Southern Baptist ethicist, Richard Land, who helped advance the social issues agenda of the administration of former US President George W. Bush, has said the formerly officially-sanctioned U.S. practice of waterboarding suspected terrorists is torture and "violates everything we stand for" - writes G. Jeffrey MacDonald of ENI-RNS.
Land, who is president of the Ethics & Religious Liberty Commission of the Southern Baptist Convention, repudiated the simulated drowning techniques in an interview with Religion News Service.
"I consider waterboarding torture," Land said. "One of the definitions of torture is that it causes permanent physical harm. I can't separate physical from psychological. And I can't imagine that being repeatedly subjected to the feeling of drowning would not, in some cases cause lasting psychological trauma."
According to recently released memos, federal agents under Bush waterboarded two suspected terrorists 266 times in attempts to extract information.
But Land also criticised US President Barack Obama for publicly releasing Bush-era documents that authorised particular interrogation techniques.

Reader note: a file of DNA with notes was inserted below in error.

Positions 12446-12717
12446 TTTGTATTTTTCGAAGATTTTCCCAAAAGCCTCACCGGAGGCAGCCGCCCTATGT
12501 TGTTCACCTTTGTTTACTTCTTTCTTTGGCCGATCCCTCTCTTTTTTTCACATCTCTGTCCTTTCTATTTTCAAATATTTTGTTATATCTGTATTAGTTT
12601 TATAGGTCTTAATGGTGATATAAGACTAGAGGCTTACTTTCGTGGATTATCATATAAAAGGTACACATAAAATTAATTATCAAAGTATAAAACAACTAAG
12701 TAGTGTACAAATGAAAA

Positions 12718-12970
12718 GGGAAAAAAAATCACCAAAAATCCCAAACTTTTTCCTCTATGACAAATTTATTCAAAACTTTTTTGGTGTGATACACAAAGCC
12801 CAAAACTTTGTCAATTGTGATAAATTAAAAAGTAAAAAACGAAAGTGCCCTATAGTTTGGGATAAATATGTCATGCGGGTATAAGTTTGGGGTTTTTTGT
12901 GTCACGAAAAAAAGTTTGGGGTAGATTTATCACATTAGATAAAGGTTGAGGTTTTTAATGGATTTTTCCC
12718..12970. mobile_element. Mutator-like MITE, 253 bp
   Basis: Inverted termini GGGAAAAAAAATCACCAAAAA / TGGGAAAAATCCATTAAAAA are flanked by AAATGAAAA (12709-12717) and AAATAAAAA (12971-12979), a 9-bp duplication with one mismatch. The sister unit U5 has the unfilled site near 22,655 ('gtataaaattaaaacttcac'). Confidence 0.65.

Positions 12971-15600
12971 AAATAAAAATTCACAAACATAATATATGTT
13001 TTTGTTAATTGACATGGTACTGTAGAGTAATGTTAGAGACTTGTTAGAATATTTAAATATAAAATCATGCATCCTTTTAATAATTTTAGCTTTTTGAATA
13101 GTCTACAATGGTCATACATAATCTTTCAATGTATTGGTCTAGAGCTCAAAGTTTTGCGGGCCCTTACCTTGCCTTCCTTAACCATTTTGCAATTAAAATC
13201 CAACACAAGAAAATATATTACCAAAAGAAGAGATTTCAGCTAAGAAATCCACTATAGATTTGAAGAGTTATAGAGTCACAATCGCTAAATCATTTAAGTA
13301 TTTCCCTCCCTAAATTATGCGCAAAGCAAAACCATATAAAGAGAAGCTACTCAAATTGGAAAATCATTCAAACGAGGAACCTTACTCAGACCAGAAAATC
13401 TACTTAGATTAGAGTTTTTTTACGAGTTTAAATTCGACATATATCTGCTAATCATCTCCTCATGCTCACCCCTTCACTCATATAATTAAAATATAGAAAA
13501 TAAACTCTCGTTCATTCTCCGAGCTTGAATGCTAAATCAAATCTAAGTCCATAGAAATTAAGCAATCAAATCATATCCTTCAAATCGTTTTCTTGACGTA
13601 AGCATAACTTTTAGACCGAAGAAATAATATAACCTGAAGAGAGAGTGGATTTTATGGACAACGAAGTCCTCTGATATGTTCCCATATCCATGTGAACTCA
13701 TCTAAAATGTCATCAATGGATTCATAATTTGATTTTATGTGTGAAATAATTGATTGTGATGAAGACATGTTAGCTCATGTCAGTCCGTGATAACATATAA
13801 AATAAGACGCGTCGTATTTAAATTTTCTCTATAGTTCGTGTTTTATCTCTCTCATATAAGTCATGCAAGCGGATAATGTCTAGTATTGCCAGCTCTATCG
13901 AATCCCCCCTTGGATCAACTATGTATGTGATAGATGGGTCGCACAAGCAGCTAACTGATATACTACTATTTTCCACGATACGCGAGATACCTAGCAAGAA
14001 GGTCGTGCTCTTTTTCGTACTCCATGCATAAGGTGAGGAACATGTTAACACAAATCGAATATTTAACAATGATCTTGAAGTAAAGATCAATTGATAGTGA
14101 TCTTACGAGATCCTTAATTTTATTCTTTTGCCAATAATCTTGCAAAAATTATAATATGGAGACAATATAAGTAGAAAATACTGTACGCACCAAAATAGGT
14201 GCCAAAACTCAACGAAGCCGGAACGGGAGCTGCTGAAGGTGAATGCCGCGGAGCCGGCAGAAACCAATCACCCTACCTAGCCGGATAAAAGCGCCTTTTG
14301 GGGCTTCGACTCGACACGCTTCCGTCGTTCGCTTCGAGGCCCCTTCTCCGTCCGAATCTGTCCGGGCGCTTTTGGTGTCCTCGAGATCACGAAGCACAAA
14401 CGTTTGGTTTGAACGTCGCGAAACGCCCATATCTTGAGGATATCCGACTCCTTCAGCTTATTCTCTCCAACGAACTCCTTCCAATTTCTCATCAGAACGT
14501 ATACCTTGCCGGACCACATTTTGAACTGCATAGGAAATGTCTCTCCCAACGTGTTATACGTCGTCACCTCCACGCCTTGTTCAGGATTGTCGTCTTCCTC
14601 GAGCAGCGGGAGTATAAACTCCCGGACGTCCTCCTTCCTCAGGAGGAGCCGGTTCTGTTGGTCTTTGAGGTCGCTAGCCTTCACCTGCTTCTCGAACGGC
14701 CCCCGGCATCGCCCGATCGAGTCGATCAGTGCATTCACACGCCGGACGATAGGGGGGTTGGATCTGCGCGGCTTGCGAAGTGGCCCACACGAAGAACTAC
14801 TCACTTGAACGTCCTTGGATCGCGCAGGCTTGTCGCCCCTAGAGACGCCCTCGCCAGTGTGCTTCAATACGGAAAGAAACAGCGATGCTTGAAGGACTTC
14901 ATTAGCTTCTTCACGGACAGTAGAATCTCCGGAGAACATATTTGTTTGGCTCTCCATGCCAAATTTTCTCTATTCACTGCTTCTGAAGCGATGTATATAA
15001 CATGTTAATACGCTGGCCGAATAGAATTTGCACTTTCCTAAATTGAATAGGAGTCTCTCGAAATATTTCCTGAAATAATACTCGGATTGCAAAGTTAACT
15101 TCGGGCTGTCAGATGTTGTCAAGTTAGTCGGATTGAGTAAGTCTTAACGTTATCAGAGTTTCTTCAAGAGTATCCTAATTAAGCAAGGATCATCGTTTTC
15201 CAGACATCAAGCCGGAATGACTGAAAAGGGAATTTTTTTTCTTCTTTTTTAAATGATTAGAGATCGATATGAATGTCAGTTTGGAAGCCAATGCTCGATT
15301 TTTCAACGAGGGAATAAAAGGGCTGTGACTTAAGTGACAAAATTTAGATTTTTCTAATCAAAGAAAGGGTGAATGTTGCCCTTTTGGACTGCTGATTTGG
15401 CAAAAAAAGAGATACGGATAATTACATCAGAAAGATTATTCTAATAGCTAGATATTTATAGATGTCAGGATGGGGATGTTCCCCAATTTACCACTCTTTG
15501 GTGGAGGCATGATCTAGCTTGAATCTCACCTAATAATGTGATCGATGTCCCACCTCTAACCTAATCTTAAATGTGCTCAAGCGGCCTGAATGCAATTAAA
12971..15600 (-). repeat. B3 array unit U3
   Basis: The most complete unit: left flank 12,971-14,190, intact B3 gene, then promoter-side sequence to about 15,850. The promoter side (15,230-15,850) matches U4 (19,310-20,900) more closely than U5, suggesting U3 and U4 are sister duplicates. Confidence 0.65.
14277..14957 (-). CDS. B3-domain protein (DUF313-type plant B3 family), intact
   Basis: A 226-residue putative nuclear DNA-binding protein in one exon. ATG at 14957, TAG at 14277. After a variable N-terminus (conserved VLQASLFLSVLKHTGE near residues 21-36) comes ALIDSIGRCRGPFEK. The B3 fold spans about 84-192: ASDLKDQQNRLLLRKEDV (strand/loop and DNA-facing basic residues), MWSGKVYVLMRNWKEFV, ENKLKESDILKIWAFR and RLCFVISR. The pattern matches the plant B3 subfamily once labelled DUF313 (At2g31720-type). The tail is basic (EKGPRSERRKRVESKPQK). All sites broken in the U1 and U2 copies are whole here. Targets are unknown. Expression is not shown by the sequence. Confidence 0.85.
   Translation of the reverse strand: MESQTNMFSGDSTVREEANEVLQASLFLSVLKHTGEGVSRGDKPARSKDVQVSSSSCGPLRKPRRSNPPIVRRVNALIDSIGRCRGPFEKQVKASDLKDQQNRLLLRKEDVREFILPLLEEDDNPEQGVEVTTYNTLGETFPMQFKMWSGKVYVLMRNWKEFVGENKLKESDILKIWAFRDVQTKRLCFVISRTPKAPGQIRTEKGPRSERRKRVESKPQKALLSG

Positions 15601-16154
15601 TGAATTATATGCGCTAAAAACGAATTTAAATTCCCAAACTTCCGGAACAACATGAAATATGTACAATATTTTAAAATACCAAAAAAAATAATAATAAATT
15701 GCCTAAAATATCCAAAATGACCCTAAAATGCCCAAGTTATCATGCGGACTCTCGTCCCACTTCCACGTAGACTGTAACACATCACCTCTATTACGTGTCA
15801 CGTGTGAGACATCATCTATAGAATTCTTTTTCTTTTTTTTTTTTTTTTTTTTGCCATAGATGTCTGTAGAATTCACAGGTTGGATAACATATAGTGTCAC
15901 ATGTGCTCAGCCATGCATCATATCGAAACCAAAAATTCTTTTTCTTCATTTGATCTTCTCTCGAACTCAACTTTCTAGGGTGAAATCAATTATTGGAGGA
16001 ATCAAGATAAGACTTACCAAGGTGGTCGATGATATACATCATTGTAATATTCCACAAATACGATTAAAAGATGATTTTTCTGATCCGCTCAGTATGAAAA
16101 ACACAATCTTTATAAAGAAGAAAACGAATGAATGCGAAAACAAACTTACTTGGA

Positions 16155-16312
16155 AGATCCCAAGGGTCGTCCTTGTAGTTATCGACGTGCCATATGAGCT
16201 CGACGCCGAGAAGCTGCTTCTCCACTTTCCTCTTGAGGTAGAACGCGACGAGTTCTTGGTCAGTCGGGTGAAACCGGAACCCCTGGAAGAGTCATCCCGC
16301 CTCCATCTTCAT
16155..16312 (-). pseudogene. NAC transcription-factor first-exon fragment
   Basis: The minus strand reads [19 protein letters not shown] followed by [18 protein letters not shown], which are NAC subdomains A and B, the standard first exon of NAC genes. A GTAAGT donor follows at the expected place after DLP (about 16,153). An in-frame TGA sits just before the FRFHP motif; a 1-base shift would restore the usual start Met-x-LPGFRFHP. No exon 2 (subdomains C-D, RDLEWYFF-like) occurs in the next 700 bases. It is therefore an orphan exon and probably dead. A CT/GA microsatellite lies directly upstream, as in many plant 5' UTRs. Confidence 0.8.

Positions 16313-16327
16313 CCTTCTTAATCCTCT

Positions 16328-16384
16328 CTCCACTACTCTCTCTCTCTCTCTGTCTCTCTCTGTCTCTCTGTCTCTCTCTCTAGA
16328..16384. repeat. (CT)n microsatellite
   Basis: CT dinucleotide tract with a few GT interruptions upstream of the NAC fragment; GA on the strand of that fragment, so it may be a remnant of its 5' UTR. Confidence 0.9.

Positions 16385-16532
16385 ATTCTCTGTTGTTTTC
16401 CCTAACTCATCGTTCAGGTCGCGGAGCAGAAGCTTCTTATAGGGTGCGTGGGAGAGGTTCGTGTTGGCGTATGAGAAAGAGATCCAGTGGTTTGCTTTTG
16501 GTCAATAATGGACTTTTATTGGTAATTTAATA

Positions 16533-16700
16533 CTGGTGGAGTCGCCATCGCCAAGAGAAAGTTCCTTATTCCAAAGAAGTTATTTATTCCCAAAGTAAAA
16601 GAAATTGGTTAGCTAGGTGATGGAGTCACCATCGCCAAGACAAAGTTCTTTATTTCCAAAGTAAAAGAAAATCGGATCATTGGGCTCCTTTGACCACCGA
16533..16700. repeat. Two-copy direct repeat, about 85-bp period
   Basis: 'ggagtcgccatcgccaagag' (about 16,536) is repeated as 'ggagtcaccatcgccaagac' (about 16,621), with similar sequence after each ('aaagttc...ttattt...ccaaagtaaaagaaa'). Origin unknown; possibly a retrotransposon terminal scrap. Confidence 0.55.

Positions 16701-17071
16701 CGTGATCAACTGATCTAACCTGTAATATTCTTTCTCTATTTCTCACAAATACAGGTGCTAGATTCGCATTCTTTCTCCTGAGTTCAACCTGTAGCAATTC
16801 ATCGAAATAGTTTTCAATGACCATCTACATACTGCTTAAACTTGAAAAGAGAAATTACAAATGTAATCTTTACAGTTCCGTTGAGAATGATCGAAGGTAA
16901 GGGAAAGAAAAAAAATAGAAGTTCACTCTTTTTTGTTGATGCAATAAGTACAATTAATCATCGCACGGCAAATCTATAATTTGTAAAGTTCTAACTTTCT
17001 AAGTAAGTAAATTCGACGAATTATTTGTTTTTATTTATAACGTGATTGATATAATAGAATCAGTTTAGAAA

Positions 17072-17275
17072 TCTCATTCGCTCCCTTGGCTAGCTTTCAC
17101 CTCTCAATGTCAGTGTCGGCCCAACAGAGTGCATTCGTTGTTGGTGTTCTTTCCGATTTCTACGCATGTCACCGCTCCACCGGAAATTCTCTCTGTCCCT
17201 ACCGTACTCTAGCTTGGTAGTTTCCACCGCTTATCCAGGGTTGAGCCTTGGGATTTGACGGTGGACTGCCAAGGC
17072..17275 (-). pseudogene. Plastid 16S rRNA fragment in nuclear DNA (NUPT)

"To leave open the possibility of prosecuting men for what the Justice Department had declared was legal, I think is a horrific mistake," Land said. "If it were to lead to trials of some sort, it would rip the country apart."
The Southern Baptist Convention groups 16 million members who worship in more than 42 000 churches in the United States.
Land's comments came amidst ongoing public debate about what constitutes torture, whether harsh interrogation techniques result in useful information and what should happen to Bush administration officials who advised that waterboarding was legal, not torture.
The Southern Baptist leader explained that while he supports capital punishment for convicted killers, he denounces torture in all cases because he is compelled to honour the image of God as reflected in all human beings - even suspected terrorists.
To justify waterboarding on the grounds that it helps save lives is to suggest that the end justifies the means, Land said. "That is a very slippery slope that leads to dark and dangerous places," he stated.
"If the end justifies the means, then where do you draw the line?" Land asked. "It's a moveable line. It's in pencil, not in ink. I believe there are absolutes. There are some things we must never do."
Former US vice president Dick Cheney has defended waterboarding as part of a "remarkably successful effort" to gather information about the al-Qaida terrorist network.
[With acknowledgements to ENI. Ecumenical News International is jointly sponsored by the World Council of Churches, the Lutheran World Federation, the World Alliance of Reformed Churches, and the Conference of European Churches.]